Breakouts—they’re just like us. Unique little snowflakes.
Ok—maybe a little less special.
Regardless, breakouts come in all shapes and sizes, and they arrive for a number of different reasons. When we blanket them all under one category, it’s like throwing oil on an engine. Some may end up in the right place, but overall, we are likely making a huge mess.
We tapped Vanessa Lee, world-renowned Medical Aesthetic Provider and founder of The Things We Do, to help us break down the breakouts.
“If you are lost in trying to figure out your skin and dealing with breakouts, you are not alone! There are several different forms of acne, and the way they respond to different ingredients and treatments vary depending on what kind you have. I have been a cosmetic nurse for 14 years with a background in dermatology and plastic surgery, and I want to give you tips on what type of acne you may have, so you can make better choices with products.”
“Typically, it looks pink to red and slightly inflamed on areas like the cheeks and nose. Small bumps or pustules may be present as well. It’s usually genetically passed down, but there are steps to take to lessen flare ups and vastly reduce the appearance. The best products to use on this type of skin are calming, inflammation-reducing products. Think of ingredients like colloidal oats, niacinamide, and zinc oxide because of their ability to repair and protect the skin. Laser treatments can help minimize the appearance of vascularity, like Excel V.”
“This type usually shows up as tiny, pinpoint, raised bumps on the skin accompanied by redness and sensitivity in the area. This can be caused by an allergic reaction to a chemical or product on the skin, infected hair follicles, constant lip licking, or long-term use of corticosteroids.
“The best way to manage this condition from home is to wash the face with warm water without cleanser, avoid introducing products to skin except for a light, simple moisturizer, and slowly introduce azelaic acid because of its anti-inflammatory properties.”
“Typically, this type of breakout presents as deep, achy pustules that are large and red in surrounding tissue with a yellow ‘belly’ in the center of the pustule. This acne has been linked to genetic predisposition in dermatology, but the underlying cause seems to be several different things like stress, hormonal imbalances, different medications, smoking, and overproduction of oil in skin.
“Treating cystic acne usually involves combining internal and external remedies. Internally, response to stressors in day-to-day life should be considered. Hormones should also be taken into consideration as they have an effect on oil production if out of balance, causing an influx of cystic acne. Externally, alpha hydroxy acids and beta hydroxy acids should be used in order to normalize oil production and increase cell turnover on a superficial and deeper skin level to clear the skin. Sunscreen should always be used with this type of skin because the use of acne products usually makes the skin more sensitive to sun.”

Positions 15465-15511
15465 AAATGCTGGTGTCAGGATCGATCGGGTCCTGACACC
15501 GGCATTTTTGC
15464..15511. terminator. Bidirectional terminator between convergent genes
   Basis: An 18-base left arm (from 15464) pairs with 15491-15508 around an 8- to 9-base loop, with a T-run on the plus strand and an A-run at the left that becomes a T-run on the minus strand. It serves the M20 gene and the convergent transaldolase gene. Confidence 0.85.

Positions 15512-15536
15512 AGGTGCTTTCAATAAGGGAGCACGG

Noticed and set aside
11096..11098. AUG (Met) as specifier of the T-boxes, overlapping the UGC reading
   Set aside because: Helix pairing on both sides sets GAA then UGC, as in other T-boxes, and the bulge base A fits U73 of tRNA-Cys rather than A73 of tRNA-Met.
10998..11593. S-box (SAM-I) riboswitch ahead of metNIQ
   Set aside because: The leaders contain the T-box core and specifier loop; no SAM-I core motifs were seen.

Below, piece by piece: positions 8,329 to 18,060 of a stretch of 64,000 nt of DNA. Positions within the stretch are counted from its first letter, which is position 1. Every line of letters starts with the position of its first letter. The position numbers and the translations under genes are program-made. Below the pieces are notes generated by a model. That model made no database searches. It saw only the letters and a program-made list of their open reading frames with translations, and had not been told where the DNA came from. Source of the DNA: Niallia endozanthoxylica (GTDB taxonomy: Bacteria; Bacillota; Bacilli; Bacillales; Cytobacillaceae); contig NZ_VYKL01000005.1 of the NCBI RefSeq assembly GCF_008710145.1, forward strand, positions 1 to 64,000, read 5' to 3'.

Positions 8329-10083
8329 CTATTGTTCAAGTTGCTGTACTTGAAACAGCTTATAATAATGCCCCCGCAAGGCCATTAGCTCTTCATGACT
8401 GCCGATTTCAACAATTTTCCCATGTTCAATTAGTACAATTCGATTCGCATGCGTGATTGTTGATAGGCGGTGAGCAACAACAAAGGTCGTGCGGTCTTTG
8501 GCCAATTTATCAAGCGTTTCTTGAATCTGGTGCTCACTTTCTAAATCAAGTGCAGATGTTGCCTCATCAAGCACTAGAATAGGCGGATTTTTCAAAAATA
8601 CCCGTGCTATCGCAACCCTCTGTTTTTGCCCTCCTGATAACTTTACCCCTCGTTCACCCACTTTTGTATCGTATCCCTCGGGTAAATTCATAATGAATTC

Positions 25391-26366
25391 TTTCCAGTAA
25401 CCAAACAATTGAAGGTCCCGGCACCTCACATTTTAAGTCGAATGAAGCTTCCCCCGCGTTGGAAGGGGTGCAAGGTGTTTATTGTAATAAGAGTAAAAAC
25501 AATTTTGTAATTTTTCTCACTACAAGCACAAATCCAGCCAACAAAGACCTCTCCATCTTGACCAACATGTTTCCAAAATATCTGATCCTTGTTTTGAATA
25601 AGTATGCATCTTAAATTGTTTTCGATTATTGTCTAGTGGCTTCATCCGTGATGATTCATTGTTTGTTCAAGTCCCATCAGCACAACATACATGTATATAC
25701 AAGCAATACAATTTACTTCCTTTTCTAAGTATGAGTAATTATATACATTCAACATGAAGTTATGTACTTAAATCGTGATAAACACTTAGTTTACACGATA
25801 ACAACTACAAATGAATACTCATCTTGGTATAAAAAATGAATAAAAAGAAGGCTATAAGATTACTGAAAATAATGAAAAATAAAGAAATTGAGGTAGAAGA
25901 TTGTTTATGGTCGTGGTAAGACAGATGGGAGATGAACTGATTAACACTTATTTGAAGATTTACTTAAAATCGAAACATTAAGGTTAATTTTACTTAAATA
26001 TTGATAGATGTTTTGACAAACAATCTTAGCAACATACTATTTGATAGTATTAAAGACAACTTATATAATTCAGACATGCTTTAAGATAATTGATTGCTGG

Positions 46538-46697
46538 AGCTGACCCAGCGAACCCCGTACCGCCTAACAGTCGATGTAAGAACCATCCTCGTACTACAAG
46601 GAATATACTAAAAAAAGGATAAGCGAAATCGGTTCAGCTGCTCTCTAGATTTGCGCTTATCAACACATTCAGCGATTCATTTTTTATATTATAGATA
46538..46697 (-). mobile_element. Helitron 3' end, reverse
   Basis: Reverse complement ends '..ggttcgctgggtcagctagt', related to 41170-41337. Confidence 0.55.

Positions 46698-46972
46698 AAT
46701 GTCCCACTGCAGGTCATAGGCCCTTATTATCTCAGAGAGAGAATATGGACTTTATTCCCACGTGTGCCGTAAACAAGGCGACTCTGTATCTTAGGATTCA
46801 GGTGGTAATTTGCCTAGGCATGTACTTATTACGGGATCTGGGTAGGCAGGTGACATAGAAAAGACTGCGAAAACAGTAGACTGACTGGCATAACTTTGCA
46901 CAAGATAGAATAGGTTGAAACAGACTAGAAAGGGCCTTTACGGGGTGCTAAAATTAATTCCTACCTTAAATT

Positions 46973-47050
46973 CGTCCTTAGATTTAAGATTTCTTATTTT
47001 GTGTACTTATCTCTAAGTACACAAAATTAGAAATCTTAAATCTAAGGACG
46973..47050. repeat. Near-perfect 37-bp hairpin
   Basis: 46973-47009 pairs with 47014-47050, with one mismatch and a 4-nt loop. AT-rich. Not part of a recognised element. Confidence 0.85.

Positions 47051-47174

“These breakouts manifest as small, hardened white bumps under the skin that are sometimes singular, but can also present in a small cluster as well. Milia is caused by trapped oil in a hair follicle and the oil hardens, becoming a bead of sebum in the skin.
“To treat milia at home, one can use AHAs or a retinol to increase cell turnover in order to thin the layer of skin that has trapped the milia. One caveat—if the milia is closer to the eyes, it is best to avoid these products in this area and to see a professional for an extraction where a tiny lancet is used to create an opening for the bead to be released.”
“Blackheads are made up of thickened oil trapped in a hair follicle that has an oxidized top tip, creating the dark appearance. This type of acne is usually due to an overproduction of oil without the regular chemical or physical exfoliation. Chemical exfoliation can be an AHA or BHA product, and a physical exfoliation can be done by a microdermabrasion tool or washing your face with a towel or antimicrobial scrubber at home.”
“This acne is usually found on the forehead and presents as small bumps on the skin, usually in clusters, and they can itch as well. Most of us have a type of yeast living on our skin, and when we overproduce oils and sweat, our follicles get blocked, and the yeast can become overactive.
“Excessive sweating or not being able to clean the face immediately after workouts, being in a hot climate, and taking antibiotics are all culprits. Interestingly enough, antifungal shampoos work great on this type of acne. Bacterial acne and fungal acne have two very different treatments, which is why fungal acne, although usually less severe, can seem to never go away if treated by typical bacterial acne treatments.”
***This advice is not to self-diagnose, but to be used as a guide when getting to know one’s skin. Always consult a medical professional before using a new skin regimen for acne.
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